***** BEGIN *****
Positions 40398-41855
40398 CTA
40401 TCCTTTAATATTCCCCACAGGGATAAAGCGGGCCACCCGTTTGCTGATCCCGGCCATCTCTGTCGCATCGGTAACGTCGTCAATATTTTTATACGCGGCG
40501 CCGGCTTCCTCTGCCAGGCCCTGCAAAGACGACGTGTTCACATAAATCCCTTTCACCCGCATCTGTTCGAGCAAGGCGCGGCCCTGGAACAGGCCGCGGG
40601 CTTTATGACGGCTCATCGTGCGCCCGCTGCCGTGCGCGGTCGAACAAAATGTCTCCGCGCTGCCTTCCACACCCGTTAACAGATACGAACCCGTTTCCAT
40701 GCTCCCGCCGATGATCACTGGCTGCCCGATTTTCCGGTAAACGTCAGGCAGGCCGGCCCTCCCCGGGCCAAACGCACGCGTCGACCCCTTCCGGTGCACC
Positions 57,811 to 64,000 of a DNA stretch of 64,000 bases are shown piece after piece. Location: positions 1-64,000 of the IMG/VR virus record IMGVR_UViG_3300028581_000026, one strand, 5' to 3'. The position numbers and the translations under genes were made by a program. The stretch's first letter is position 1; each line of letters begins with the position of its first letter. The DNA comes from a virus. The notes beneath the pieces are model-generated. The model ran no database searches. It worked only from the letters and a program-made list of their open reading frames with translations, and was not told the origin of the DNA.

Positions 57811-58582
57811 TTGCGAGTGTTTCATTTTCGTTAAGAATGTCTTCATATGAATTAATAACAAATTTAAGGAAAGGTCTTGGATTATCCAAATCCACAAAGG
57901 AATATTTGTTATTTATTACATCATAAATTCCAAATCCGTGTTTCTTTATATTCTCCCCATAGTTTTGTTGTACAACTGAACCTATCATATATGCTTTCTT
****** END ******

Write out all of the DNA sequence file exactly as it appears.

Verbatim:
Positions 40398-41855
40398 CTA
40401 TCCTTTAATATTCCCCACAGGGATAAAGCGGGCCACCCGTTTGCTGATCCCGGCCATCTCTGTCGCATCGGTAACGTCGTCAATATTTTTATACGCGGCG
40501 CCGGCTTCCTCTGCCAGGCCCTGCAAAGACGACGTGTTCACATAAATCCCTTTCACCCGCATCTGTTCGAGCAAGGCGCGGCCCTGGAACAGGCCGCGGG
40601 CTTTATGACGGCTCATCGTGCGCCCGCTGCCGTGCGCGGTCGAACAAAATGTCTCCGCGCTGCCTTCCACACCCGTTAACAGATACGAACCCGTTTCCAT
40701 GCTCCCGCCGATGATCACTGGCTGCCCGATTTTCCGGTAAACGTCAGGCAGGCCGGCCCTCCCCGGGCCAAACGCACGCGTCGACCCCTTCCGGTGCACC
Positions 57,811 to 64,000 of a DNA stretch of 64,000 bases are shown piece after piece. Location: positions 1-64,000 of the IMG/VR virus record IMGVR_UViG_3300028581_000026, one strand, 5' to 3'. The position numbers and the translations under genes were made by a program. The stretch's first letter is position 1; each line of letters begins with the position of its first letter. The DNA comes from a virus. The notes beneath the pieces are model-generated. The model ran no database searches. It worked only from the letters and a program-made list of their open reading frames with translations, and was not told the origin of the DNA.

Positions 57811-58582
57811 TTGCGAGTGTTTCATTTTCGTTAAGAATGTCTTCATATGAATTAATAACAAATTTAAGGAAAGGTCTTGGATTATCCAAATCCACAAAGG
57901 AATATTTGTTATTTATTACATCATAAATTCCAAATCCGTGTTTCTTTATATTCTCCCCATAGTTTTGTTGTACAACTGAACCTATCATATATGCTTTCTT